A window of hope to beat climate change


This year is quickly proving to be the world’s make or break moment for rigorous and comprehensive climate action. There are glimmers of hope, and the raft of climate focused summits is encouraging, if we discount a notorious aversion by the world’s worst polluters to commit to an even bolder agenda. For now, the response to the planetary threat posed by climate change has transitioned from ineffective debate to bold commitments and meaningful action.
In the Middle East, it has also created renewed impetus for economic diversification aimed at reducing the dependence on fossil fuels. As an extension of these reforms, there is also likely to be a redefining of social contracts, long delayed but necessary given the state’s expanded role, spurred by the pandemic and the worsening effects of climate change.
Complementing this drive toward irreversible action on climate change is an unprecedented avalanche of incentives and billions of dollars in investments targeting key sectors. It is the most forceful demonstration yet of the planet’s intent to meet shared ambitions, first declared in Paris and reaffirmed this year.
According to the International Energy Agency (IEA), there is a feasible path to limiting global warming to 1.5°C, and achieving net zero greenhouse gas emissions by 2050 — but it is narrow, and dramatic action is needed between now and 2030. Several bottlenecks threaten progress. Neither policy, passion, politics nor money alone can override these limitations and dictate the pace of global energy transitions.
For instance, the path to net zero will require a reduction of about 38 percent in global carbon dioxide emissions by 2030, which will be possible only by rapidly expanding renewable energy generation and by electric vehicles accounting for more than half of new vehicle purchases. Additionally, funding and incentives for clean energy, already at a record high, will have to exceed $4 trillion over the next decade.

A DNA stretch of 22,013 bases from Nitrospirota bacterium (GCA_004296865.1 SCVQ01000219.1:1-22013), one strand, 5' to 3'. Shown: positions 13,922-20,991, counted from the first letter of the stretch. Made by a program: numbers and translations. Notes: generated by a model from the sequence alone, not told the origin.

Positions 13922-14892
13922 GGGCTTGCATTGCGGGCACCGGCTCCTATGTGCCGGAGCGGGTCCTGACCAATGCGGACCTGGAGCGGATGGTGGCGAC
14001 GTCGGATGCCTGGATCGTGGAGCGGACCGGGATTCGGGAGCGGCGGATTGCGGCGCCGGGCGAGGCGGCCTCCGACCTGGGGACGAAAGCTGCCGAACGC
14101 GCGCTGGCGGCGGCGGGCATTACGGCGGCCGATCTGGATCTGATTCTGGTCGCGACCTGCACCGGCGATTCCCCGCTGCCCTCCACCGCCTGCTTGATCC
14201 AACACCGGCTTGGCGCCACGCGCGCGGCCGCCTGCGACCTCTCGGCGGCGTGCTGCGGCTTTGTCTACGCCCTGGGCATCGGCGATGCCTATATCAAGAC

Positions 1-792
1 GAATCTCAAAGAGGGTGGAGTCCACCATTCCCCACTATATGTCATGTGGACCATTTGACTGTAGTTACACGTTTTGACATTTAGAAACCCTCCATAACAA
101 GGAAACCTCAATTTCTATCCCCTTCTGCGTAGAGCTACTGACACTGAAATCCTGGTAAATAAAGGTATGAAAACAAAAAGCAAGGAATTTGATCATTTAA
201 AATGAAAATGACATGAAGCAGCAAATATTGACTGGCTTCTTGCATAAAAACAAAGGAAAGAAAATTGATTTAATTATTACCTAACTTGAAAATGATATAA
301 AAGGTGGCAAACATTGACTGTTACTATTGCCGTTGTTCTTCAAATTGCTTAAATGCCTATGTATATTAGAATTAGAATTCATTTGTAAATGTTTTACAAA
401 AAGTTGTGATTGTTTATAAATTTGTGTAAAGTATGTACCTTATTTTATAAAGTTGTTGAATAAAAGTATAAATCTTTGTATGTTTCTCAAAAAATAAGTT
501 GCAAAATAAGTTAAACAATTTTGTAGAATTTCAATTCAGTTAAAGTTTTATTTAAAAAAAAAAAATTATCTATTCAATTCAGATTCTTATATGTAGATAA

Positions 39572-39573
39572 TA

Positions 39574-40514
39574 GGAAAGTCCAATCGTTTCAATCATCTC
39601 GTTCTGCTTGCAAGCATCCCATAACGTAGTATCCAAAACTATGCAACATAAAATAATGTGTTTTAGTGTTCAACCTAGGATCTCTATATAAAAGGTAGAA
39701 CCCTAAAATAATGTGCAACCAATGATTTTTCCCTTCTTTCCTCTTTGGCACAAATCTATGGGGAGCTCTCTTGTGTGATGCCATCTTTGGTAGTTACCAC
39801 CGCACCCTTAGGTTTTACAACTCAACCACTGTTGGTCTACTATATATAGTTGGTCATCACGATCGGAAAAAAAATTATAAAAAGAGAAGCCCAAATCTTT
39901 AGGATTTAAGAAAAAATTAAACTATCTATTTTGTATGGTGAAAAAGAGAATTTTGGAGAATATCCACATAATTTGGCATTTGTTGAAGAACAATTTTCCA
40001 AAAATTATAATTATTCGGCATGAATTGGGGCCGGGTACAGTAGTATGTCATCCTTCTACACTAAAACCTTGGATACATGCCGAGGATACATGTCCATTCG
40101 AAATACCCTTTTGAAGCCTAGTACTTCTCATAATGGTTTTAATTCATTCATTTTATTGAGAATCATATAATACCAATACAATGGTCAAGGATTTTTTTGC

There is still a long way to go. Too often, the focus is on what can and should be done, rather than how. For instance, the IEA proposes tripling investment in clean energy across the planet, but underinvestment remains a major problem. Granted, there are pledges to increase climate funding by some governments, coupled with the global financial sector’s slow divestment of its trillion-dollar portfolios from the “dirty energy” sector in favor of renewables, but new investments in clean energy pale in comparison to capital flows targeting upstream oil and gas, even during the pandemic.
Unfortunately, without unprecedented support from the world’s wealthier economies, climate action will remain a distant priority in regions burdened by systemic challenges such as poverty and limited access to healthcare and education.
The lack of adequate capital is not the only problem. Robust climate action is slowed on the supply side by intense competition for raw materials, land availability, bidding wars on permits, dated transmission infrastructure, environmental concerns (especially in mining), and concerns about profitable scalability. On the demand side, consumers have been slow to adapt, despite intensifying climate activism, growing public awareness, and new policies, incentives, and even legislation. For many, a changing climate remains a nebulous threat, especially in the global north where the worst effects are not as immediately apparent as heatwaves and droughts in poorer regions.
Managing global energy transitions will probably spark a race to secure millions of tons of minerals that the future green economies will depend on. One of the lessons of the pandemic was that self-reliance and the stability of global supply chains are the foundation of economic resilience, and by extension a country’s capacity to respond to future threats. However, unlike the infrastructure for fossil fuels, the supply chains for aluminum, copper, lithium, nickel, cobalt, and rare-earth elements used in batteries, wind turbines and solar panels are geographically concentrated.
That creates a dilemma for nations seeking to build low-carbon economies that depend on raw materials sourced elsewhere. China accounts for over 95 percent of rare-earth metals production, and 70 percent of the world’s cobalt is from the perennially unstable Democratic Republic of Congo. –AN